Prostaglandins - any of a group of about a dozen compounds synthesised from fatty acids in mammals as well as in lower animals. Prostaglandins are highly potent substances that are not stored but are produced as needed by cell membranes in virtually every body tissue. Different prostaglandins have been found to raise or lower blood pressure and regulate smooth muscle activity and glandular secretions. One such substance, which stimulates contraction of the uterus, is used clinically to induce labour; another has been in experimental use as a birth control agent. Prostaglandins also control the substances involved in the transmission of nerve impulses, participate in the body’s defences against infection, and regulate the rate of metabolism in various tissues.
In more normal terms, this is how prostaglandins relate to infertility:
- Prostaglandins are released into the abdomen instead of inside the womb
- Prostaglandins released by the implants seem to be out of phase with their release by the uterus
- Prostaglandins are produced at the wrong time sending the wrong message
source: Endo Resolved
To give you a sense of what my cycle is like, every month about a week before my period (CD 20), I start getting cramps, lower back pain and PMS, indicating that my period is on its way. This pain is very normal to me, but I know it's not "normal" ... it involves me laying on the couch with a heating pad, trying to ease the pain out of my lower back, my abdomen, my hips and my thighs. I am unable to function at a normal level, unable to socialize, unable to move off the couch. This intense, early pain, from my research, indicates a higher than normal level of prostaglandins.
After having tried to conceive for 8 years, you would *think* that at some point an egg and sperm would have connected. Only makes sense. You would also think that at some point, the fertilized egg would have implanted in my uterus. Studies have shown that women with endometriosis have higher than normal prostaglandin levels, which would result in more severe uterine contractions at the wrong times (i.e. too early). As a result, prostaglandins would signal to my uterus to start contracting and any fertilized egg would be kicked out. Resulting in early miscarriage.
Over the past 8 years, I've had two clear instances where I was convinced that I was having an early miscarriage. The first was when AF was late and I took a HPT (home pregnancy test). It was positive. I took another one that afternoon and it was negative. You will never get a false positive on a HPT, unless you were on specific fertility enhancing drugs. I wasn't. I went to the doctor and he confirmed that I was not pregnant. But that I must have been earlier that week.
Another time that I was convinced I was miscarrying was a couple years ago when AF was on time, but it was beyond painful with dark brown, thick blood. The dark brown blood continued for a day, followed by my regular period the next day (dark red). The pain during the thick brown blood time was over the top intense. I couldn't figure out what was happening. I was convinced it was a miscarriage.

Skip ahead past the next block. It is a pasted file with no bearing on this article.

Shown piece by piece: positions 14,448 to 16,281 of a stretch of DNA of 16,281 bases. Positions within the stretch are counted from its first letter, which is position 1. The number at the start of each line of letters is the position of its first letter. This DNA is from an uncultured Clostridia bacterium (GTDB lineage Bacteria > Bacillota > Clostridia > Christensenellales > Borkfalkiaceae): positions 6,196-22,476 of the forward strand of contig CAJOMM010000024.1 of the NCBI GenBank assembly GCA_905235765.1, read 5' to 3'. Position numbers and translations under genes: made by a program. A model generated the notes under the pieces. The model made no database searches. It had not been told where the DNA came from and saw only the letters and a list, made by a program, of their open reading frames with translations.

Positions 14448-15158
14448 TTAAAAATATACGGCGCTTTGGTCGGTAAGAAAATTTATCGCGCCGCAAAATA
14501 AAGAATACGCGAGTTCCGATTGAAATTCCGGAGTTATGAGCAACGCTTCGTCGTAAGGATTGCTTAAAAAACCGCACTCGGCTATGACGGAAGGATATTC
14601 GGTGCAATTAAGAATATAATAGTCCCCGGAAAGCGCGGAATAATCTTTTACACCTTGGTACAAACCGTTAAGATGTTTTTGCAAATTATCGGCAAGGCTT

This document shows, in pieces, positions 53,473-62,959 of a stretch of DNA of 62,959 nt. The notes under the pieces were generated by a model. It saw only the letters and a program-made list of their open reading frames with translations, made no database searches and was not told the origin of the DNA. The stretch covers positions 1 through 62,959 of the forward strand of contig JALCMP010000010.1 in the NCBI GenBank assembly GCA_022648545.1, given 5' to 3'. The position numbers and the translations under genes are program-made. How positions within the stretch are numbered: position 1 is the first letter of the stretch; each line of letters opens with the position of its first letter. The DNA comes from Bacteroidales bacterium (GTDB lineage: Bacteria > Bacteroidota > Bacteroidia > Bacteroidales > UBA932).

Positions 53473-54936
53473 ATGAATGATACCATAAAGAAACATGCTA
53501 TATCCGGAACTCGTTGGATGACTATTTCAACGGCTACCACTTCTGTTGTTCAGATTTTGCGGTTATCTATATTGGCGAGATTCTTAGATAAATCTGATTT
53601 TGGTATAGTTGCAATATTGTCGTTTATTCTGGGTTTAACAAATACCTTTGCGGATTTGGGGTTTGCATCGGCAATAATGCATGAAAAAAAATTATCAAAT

I am not one for self-diagnosing, but honestly, all the signs are pointing towards high levels of prostaglandins. The too early monthly contractions. The intense contractions when AF comes. The brown spotting I have experienced before every single AF since I've started noticing. And of course, infertility.
Last time we were at the fertility clinic, I brought up my concern over my body's inability to sustain an implanted embryo and Dr. T agreed that it may be an issue. But we will never know until I do IVF. Only then will we have scientific, physical evidence as to whether the eggs are being fertilized. Only then will we know if my body rejects fertilized eggs.
For women with endo, from what I've read it looks like there are three key reasons that they can't get / stay pregnant. One - issues with release of the egg (I ovulate just fine). Two - scarring, lesions, polyps and cysts in the uterus (my laparoscopy in November 2011 indicated I had none). Three - high levels of prostaglandins, resulting in too early / too strong contractions and a toxic environment in the uterus as a result of too much of certain hormones. Bingo.
Following a day spent on the computer yesterday looking up all sorts of endo-related topics, a lot of thought went into IVF and a lot of discussion with Bob ensued. I feel we may need to go and see Dr. T again soon to really get the scoop on what my actual IVF success rates are. We know what the clinic's overall success rates are (about 60% per transfer), but this includes transfers for couples with every single infertility issue under the sun, which, in most cases, don't include endo.
What do you guys know about endo and IVF? I would really appreciate any insight that you have into this.
Listening to: Rebecca Ferguson - Glitter and Gold